Archive for new mobile concept
BARCELONA, Spain–Stephen Sneeden, product marketing manager for Sony Mobile, told in an interview here at Mobile World Congress that he predicts the company will likely only release quad-core Sony smartphones in early 2013. He does, however, state that this is just his assumption–the company will make the official announcements when it’s ready. “We’re going to join quad-core when we feel that the performance matches the battery efficiency,” he said. “Because right now we don’t feel that is there. What we are going to be doing in the second half of the year is moving to the Cortex A15 architecture, which we feel outperforms the current quad-core architecture. “You’ll see in 2013, as we’re evaluating the quad-core performance where it makes sense, where you’re not suffering in quality and the performance truly is there, and there really is something that demanding applications need,” he contiuned.” That’s when we make the right move to quad-core.”
The 2.8-ounce (79-gram) Innergie PocketCell is a little larger than a car key, and allows for hours of extra use of Apple and Android devices, MP3 players, and a variety of other mobile devices. It comes bundled with the Magic Cable Trio 3-in-1 charging cable, which allows devices with Apple, mini USB or micro USB connections to plug into a standard USB port. The PocketCell incorporates a 2.1 Amp USB power port and a 3,000 mAh rechargeable lithium-ion battery bank. Once charged, it can power devices directly, or be used to recharge their batteries. It can be charged via USB from a laptop or desktop computer, or using a USB power adapter.
These are able to connect to the web bringing a new array of functions and possibilities. We are substituting our cell phones for PDA (personal digital assistant) devices. This is the way in which different functions become available in one device. The form of this PDA responds to the way in which we normally hold a phone and a camera. This has shifted the way in which we design products, now, more frequently, the shape of the object doesn’t respond to its function, becoming a black-box, that enables the interaction through its on-screen interface. This example demonstrates an alternative to the black-box that enriches the semiotic communication of the object. The form has a slight shift in its line that allows for a semiotic recognition of a phone, allowing us to hold it as a phone or as a camera.
The slim and stylish handset runs Android‘s Gingerbread OS. The handset exhibits clean and sharp lines with the design house’s signature Saffiano pattern, typically etched into its leather goods, adorning the back of the phone. A distinct PRADA influence is evident on the phone’s design. A minimal number of hardkeys help keep the design sleek. It measures a mere 8.5 mm thick. An LG feature, Floating Mass Technology, is said to optically enhance the thinness of the phone. The handset features a 4.3-inch screen with an 800 nit NOVA High Brightness Display screen.
The iPhone Lens Dial offers the functionality for Apple‘s iconic smartphone. The dial is mounted on an aircraft-grade aluminum case, that slips over an iPhone. The iPhone Lens Dial features 0.7x wide angle, 0.33x fisheye and 1.5x telephoto lenses, all made from optical-quality coated glass. The phone’s camera lens lines up with a hole in that case, which each of the lenses sit over when they’re moved into place. The iPhone Lens Dial is aimed at serious use – at least, that’s what its US$249 price would seem to indicate. The case also has two threaded tripod-mount holes (one on the bottom and one on one side) for taking photos in portrait or landscape format.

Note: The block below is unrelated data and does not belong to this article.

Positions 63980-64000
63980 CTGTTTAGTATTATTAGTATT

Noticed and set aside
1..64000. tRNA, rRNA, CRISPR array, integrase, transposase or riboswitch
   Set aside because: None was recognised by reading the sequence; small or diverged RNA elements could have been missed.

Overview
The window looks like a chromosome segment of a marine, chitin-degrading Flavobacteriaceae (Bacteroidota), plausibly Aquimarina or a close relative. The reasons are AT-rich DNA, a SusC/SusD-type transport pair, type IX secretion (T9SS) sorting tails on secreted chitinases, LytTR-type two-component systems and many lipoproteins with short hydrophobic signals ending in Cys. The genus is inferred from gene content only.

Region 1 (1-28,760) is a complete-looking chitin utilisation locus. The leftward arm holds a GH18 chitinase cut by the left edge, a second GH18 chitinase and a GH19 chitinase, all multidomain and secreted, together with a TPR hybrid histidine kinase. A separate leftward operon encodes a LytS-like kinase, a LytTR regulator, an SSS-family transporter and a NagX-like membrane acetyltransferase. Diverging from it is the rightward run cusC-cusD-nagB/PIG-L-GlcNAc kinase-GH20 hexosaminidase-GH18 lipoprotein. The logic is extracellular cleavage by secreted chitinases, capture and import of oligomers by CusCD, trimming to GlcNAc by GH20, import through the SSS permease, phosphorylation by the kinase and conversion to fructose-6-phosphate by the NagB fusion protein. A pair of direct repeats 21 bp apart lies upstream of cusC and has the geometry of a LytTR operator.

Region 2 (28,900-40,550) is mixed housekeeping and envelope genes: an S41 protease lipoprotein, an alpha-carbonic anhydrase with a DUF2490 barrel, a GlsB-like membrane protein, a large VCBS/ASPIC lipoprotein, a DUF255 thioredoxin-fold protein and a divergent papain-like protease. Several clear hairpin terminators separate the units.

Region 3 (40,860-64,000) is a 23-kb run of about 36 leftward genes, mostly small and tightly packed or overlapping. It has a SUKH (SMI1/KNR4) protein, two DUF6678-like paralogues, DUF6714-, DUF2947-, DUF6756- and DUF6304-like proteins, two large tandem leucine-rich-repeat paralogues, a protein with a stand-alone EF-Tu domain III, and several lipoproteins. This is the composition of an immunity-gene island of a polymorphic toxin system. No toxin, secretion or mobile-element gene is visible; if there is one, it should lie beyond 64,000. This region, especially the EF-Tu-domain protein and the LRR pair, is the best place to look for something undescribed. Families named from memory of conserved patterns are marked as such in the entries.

Thought up by Herald Urena during a company sponsored studio course, this idea excels in the department of waste and consumption reduction long-term. The Motorola eco packaging concept is absolutely genius in the way that it gives the product’s packaging an extended life cycle. Its new life begins after the mobile has been purchased, because the owner is encouraged to keep the case packaging. The cutting-edge capsule that contains the smart phone is made from a malleable polymer that keeps the gadget protected. It can remain an effective carrier anytime the device faces damage, and when popped inside out it reveals a prepaid postage stamp printed onto the packaging, to send a retired handset away to be recycled as e-waste.
Designers of solar chargers need to deal with a certain issue: how to build a charger so that it had easy access to maximum sunlight, without much effort on the user’s part. The Quirky community, a social project based around product development, has come up with solution – it’s the Ray solar charger, and it features a suction cup and a kickstand. Its suction cup can be used on any glass surface, such as house windows, or windows in cars and planes.
Designer: Emma Sandberg
This case not only adds a layer of protection for the screen, but it also allows the user to still use his or her iPhone while the shield is down because of the crystal’s highly electrically transmissive properties. Used a silicone lining along the inside of the case, which is injected with pockets of argon gas, which would better store the heat generated by the phone‘s battery during use, and in turn would prolong the life of the battery in cold environments. The case is unique in that it not only incorporates the rugged materials used for its outer body (such as AL-203 Aluminum, Glass-Reinforced Nylon Fibre for corners, and silicone inner shell), but it also has a dense, yet not overwhelming, synthetic sapphire crystal impact shield.
Designer: Connor Benton
Development of a GPS based avalanche transceiver for mountaineering and professional rescue.
Designer: Heinrich Lentz